After years of working in cafes, bars and roasteries around the Pacific Northwest, Duane Sorenson had designs on opening the type of cafe he wanted to frequent–a place where quality reigned, where beans were meticulously sourced, intentionally roasted and carefully brewed to bring out the life and unique flavor profile of each coffee.
Once he made up his mind, he made some calls and finally found exactly what he was looking for–a 1920s era, cast-iron, 5 kilo Probat roaster. Espresso-fueled, he drove all night to reach Calistoga, California and promptly offered the gentleman seller the contents of his savings account.
Back in Portland, he worked two jobs to fund the space he began building out on Division. He then reached out to the charismatic Don Younger, beloved tavern keeper and owner of Horse Brass pub, where Sorenson tended bar nightly to save up for his espresso bar and roastery. After a particular night of hard work, followed by hard drinking, Younger handed him a wad of cash to borrow for the last installment to make Stumptown a reality–his first (of what would be many) La Marzocco espresso machine.
In November of 1999, Duane Sorenson opened Stumptown Coffee Roasters on Southeast Division, the name a nod to this beloved city’s historic logging legacy. In between roasting, traveling to source and pulling shots of espresso, Duane began delivering coffee to wholesale customers out of his Ford Pinto wagon–the first Stumptown “Delivery” vehicle. He quickly became known for his inexhaustible passion for exceptional coffee, and what became a concept of sourcing, roasting and brewing that would change the coffee industry completely. Sorenson’s plan was a bold one: find the best beans in the world—scouring the planet if need be—pay a living wage to the farmers who harvest them, and raise the level of discourse and expectations that surround a cup of coffee.
Over the next several years of traveling on the ground for six months out of the year to coffee farms around the world, Stumptown began to develop relationships with coffee producers that evolved into our Direct Trade program–improving coffee quality through our relationships at origin, and in turn, offering incentive based rewards to the farmer, with complete financial transparency of the supply chain along the way. This concept has allowed Stumptown to not only source the best coffee grown in the world, but to also make financial and incrementally sustainable improvements in the growing communities. Pretty simple concept: offer the best prices and expect the best quality in return. It’s worked pretty well so far.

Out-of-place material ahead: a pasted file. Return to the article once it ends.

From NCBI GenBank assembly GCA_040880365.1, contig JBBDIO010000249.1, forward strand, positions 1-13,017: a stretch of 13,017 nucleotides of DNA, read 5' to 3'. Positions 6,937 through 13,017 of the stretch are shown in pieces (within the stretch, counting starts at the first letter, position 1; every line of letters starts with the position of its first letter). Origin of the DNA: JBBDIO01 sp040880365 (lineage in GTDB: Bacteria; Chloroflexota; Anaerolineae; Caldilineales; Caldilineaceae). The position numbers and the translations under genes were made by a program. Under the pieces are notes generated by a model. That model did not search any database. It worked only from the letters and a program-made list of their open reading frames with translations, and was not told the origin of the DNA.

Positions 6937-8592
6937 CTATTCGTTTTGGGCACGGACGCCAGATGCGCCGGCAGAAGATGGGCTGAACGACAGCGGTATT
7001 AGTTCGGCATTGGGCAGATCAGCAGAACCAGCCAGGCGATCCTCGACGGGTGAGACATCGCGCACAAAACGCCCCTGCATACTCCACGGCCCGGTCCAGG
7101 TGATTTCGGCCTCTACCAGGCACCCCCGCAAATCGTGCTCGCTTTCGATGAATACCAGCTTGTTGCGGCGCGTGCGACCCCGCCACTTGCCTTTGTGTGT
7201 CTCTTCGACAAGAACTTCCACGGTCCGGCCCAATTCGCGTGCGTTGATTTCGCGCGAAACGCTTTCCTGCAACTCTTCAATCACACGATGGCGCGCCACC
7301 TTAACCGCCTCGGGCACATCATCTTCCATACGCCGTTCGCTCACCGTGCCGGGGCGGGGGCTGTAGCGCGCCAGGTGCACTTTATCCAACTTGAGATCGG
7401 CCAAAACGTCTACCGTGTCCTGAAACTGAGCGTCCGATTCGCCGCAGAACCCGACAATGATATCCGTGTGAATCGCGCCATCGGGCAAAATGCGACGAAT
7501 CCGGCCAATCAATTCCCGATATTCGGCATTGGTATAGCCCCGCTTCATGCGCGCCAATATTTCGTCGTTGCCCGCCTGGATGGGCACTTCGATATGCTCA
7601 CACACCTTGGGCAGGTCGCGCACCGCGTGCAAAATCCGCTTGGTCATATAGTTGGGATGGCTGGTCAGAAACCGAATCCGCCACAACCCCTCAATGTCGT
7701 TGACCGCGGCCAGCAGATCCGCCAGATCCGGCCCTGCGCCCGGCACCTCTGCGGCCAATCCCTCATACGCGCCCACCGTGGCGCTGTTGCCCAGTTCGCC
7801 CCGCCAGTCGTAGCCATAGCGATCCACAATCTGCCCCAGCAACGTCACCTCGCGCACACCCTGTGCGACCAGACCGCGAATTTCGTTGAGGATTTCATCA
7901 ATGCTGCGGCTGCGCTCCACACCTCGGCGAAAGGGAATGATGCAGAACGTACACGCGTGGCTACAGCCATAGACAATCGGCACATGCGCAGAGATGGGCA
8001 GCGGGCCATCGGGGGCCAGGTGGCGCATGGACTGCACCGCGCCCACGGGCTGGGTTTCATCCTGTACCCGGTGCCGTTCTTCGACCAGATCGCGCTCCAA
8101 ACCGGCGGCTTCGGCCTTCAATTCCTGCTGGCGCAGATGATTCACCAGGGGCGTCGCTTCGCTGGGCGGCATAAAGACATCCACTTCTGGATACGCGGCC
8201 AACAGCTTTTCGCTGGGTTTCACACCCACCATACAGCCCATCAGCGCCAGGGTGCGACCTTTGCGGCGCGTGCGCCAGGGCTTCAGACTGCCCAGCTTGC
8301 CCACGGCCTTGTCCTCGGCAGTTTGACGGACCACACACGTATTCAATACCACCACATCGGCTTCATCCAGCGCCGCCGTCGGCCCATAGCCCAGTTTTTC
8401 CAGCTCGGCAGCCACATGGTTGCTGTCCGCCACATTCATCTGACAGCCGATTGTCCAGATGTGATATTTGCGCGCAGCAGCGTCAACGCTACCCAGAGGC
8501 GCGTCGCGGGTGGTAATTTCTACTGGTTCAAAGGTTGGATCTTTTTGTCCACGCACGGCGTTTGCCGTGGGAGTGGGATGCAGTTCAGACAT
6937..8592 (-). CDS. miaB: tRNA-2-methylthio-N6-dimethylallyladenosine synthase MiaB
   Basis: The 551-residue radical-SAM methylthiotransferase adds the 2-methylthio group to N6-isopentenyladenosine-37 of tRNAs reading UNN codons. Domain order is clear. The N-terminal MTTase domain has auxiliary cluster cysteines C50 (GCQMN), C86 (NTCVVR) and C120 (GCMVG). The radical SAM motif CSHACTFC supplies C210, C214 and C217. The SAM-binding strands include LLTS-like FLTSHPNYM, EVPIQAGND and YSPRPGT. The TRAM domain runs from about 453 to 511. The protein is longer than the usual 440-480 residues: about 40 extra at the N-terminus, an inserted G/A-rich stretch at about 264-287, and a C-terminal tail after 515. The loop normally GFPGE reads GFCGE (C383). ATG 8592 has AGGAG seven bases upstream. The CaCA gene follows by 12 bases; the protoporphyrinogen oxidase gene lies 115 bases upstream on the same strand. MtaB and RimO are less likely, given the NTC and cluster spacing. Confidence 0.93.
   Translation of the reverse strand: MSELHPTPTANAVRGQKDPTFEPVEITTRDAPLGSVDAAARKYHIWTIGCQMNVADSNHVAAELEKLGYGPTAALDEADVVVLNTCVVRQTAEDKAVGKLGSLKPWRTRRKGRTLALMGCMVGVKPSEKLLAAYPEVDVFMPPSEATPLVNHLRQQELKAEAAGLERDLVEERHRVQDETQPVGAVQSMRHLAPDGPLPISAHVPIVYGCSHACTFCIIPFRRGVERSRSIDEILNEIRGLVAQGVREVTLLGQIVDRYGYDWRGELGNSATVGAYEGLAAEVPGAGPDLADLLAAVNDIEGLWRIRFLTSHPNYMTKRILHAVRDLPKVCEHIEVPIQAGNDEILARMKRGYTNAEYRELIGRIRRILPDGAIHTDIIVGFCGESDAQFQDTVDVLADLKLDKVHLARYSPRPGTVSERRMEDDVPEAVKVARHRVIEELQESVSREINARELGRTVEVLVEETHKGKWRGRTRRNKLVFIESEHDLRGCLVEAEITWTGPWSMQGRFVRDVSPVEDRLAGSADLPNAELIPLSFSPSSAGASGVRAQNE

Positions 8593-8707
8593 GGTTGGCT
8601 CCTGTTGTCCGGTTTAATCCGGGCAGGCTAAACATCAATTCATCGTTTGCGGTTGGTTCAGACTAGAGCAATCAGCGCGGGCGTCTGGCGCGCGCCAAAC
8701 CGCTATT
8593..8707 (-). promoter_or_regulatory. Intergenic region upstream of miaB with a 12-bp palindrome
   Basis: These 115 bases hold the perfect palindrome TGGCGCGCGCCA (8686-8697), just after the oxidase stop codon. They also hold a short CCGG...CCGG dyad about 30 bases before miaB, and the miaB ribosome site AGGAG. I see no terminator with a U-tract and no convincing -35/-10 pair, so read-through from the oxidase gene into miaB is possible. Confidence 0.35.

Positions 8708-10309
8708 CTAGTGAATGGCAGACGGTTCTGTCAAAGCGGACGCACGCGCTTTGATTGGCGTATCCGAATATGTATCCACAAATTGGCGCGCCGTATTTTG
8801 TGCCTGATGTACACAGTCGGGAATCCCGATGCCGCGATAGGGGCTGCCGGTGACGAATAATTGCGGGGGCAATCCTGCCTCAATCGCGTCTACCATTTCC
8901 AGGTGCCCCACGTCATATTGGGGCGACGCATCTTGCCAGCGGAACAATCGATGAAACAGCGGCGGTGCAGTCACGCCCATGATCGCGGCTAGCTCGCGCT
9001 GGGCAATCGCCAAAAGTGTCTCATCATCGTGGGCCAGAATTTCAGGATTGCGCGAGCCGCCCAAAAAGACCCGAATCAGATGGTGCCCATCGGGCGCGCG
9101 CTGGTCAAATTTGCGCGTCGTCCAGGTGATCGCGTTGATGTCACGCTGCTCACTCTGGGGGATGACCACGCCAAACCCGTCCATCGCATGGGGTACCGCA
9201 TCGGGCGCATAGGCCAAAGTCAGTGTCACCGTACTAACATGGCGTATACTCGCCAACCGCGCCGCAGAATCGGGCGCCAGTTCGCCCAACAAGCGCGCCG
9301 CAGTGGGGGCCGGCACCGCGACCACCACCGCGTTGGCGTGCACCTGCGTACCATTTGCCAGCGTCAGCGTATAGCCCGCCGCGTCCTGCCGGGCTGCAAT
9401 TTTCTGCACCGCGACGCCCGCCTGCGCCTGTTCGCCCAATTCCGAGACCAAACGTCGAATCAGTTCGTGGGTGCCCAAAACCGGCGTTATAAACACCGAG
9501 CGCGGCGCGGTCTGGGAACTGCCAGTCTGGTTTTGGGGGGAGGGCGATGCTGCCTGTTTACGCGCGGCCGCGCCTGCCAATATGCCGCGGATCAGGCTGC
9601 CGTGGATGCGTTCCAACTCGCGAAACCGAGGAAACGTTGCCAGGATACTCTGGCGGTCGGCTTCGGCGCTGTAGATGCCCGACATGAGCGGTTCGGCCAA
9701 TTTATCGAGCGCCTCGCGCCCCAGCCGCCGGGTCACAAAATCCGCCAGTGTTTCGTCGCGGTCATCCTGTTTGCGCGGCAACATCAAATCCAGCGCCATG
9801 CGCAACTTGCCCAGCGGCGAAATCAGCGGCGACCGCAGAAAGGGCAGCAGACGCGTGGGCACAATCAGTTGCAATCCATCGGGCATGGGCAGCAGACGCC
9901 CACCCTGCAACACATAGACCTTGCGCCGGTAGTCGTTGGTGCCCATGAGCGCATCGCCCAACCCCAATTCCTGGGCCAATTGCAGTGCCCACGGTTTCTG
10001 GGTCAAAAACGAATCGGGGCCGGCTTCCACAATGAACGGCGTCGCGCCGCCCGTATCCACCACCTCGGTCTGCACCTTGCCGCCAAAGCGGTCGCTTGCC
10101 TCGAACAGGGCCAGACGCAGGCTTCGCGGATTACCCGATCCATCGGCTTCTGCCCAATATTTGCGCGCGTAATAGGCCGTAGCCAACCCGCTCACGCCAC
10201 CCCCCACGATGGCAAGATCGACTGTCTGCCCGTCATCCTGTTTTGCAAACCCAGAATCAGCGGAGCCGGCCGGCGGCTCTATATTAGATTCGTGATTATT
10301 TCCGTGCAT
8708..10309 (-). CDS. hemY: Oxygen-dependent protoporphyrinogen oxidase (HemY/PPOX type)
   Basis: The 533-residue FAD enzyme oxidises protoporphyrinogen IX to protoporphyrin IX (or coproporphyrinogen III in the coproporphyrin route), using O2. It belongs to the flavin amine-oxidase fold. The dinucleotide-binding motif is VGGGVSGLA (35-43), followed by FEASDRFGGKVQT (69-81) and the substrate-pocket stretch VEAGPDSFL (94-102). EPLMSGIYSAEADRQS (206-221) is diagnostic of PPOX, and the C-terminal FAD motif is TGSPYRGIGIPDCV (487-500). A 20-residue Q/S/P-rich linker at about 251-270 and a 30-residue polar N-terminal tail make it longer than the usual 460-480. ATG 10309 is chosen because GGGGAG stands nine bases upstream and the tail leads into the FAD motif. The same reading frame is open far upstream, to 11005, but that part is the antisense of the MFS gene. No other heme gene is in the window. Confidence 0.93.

We’ve since opened four cafes and an Annex in Portland, two cafes and a roastery in Seattle, and in 2009 heeded the call on the East Coast, opening a New York roastery in Red Hook and cafe in Manhattan. Plans for a new roastery and espresso bar in California are well underway.
In 2011, bottled cold brew hit the shelves in our cafes and by the following summer, cold brew bottles were tucked into backpacks for camping trips and surfing expeditions along both coasts (not to mention music festivals like Coachella, SXSW, Austin City Limits and Lollapalooza). In August of 2012, Stumptown unveiled a new 37,000 square foot headquarters and roastery on the Portland waterfront, a much-welcomed new home for our entire staff. And yet, even now, that first Probat roaster is still in use, a nod to our past, and a reminder of our fastidious approach to sourcing, quality control, and respect for all people involved in the craft of growing, picking, roasting and serving coffee, the same approach that has gotten us where we are today.